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Grass Hedges to Curb Soil Runoff / November 1, 2001 / News from the USDA Agricultural Research Service

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Photo: Windows in the flume’s side wall allow observation of flow patterns and effects of debris on the flow through the grass hedges. Link to photo information Click image for caption and other photo information.

Read the magazine story to find out more.

Grass Hedges to Curb Soil Runoff

By Jennifer Arnold
November 1, 2001

Switchgrass, a sturdy rangeland grass being considered for livestock feed and for fuel alcohol production, may also prove useful in stiff-grass hedge plantings that help curb soil erosion.

Agricultural Research Service scientists are evaluating the effectiveness of switchgrass, Panicum virgatum, and eastern gamagrass, Tripsacum dactyloides, for controlling water-driven soil erosion.

Hydraulic engineer Darrel M. Temple at ARS’ Hydraulic Engineering Research Laboratory in Stillwater, Okla., working with agronomist Seth M. Dabney at ARS’ National Sedimentation Laboratory in Oxford, Miss., have determined the depth of water that different widths of hedges can retain before being bent over and overtopped.

The scientists tested narrow, parallel strips of switchgrass and gamagrass in an outdoor laboratory. In field applications, these hedges are planted close to the contour of slopes and form a porous barrier to flowing water, causing it to pond above them, and diffusing the flow over a large area as the water passes through them.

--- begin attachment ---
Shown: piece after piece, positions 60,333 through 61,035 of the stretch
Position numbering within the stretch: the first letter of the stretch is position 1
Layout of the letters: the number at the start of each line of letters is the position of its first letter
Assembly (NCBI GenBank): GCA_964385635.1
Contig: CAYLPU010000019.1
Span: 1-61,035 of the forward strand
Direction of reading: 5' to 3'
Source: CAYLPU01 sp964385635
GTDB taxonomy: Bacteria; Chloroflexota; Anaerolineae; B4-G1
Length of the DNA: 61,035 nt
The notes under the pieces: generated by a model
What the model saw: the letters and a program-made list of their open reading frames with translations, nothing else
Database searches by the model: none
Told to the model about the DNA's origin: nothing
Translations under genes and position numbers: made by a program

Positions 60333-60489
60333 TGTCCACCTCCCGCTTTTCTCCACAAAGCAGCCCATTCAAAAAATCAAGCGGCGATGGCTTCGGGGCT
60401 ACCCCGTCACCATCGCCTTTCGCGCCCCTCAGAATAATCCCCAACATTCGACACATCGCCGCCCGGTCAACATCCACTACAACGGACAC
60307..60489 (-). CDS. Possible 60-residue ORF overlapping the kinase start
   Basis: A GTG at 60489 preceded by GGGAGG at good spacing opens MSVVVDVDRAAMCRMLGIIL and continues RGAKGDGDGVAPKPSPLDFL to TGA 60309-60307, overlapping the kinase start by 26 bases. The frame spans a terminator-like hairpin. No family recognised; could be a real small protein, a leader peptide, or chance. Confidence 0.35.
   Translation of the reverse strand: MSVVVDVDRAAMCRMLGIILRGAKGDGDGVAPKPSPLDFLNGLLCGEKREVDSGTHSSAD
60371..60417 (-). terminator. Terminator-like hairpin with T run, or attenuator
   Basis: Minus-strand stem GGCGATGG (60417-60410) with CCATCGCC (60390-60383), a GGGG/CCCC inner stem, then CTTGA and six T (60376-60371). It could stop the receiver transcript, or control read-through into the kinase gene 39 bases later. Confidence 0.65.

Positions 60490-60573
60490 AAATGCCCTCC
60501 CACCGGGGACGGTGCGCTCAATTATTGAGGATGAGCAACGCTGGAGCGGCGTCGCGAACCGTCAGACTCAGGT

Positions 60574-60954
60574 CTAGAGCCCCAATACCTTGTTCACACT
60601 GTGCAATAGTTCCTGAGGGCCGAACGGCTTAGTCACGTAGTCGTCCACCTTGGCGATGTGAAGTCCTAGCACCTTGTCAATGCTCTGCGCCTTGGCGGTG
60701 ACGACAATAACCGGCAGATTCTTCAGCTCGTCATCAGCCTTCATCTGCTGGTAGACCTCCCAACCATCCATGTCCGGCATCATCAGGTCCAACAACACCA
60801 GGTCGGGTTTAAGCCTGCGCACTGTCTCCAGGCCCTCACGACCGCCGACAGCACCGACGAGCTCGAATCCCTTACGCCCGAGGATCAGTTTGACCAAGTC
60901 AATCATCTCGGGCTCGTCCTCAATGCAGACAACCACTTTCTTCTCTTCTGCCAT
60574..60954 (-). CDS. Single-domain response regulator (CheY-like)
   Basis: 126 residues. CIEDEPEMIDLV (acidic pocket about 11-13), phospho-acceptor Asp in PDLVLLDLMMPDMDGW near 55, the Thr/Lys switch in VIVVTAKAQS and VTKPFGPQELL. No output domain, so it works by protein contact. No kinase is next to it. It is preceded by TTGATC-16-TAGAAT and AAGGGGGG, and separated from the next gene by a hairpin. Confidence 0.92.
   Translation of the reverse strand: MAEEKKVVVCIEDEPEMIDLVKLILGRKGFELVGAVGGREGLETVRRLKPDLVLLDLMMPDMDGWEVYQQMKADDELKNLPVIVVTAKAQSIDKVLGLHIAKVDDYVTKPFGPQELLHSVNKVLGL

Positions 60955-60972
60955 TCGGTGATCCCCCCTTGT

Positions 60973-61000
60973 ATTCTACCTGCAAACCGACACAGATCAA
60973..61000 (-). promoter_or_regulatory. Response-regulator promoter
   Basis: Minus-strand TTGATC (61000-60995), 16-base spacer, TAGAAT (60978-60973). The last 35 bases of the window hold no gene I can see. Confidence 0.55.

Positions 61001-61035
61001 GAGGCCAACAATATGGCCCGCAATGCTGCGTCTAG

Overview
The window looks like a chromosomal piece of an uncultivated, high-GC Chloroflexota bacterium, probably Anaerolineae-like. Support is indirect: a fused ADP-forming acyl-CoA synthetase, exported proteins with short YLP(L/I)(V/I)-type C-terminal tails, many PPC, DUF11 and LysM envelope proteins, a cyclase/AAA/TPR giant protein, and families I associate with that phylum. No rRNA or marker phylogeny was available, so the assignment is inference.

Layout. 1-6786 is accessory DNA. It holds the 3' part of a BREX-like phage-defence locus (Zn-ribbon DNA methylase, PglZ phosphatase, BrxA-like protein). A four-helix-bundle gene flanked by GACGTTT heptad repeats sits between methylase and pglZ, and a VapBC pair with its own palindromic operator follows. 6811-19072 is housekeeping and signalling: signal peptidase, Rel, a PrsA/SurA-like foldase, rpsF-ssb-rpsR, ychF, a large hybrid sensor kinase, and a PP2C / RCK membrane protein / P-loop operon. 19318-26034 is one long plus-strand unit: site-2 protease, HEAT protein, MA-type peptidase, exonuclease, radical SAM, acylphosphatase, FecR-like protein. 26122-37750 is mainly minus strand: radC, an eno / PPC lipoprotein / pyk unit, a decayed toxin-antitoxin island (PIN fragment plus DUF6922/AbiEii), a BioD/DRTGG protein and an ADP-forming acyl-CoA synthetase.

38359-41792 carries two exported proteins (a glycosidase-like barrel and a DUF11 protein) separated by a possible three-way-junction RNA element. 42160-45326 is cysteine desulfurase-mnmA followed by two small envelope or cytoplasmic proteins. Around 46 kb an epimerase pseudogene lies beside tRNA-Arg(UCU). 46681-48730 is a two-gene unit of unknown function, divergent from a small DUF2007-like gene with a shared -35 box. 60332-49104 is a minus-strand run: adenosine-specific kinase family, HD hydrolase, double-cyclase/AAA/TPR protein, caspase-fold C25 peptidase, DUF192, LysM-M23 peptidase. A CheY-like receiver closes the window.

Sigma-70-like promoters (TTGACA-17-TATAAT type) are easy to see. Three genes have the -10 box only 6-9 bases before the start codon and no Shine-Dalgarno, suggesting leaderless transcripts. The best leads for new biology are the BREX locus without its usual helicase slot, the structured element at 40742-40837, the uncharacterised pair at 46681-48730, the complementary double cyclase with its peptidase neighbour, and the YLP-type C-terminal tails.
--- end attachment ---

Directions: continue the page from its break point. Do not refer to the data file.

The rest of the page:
Temple and Dabney tested the hedges by discharging more and more water through them until the grasses bent and broke under the flow. Switchgrass proved to be better able to withstand the pressure than gamagrass, standing erect and holding back sediment and water. The one- and two-row hedges were found to be nearly as effective as the wider three- and four-row hedges tested.

For the next two years, the scientists will focus on the ability of switchgrass hedges to protect the soil from concentrated waterflow on very steep slopes that are already eroded.

More about this study was published in the October issue of Agricultural Research magazine.

ARS is the U.S. Department of Agriculture’s chief scientific research agency.

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Last Modified: 1/3/2002
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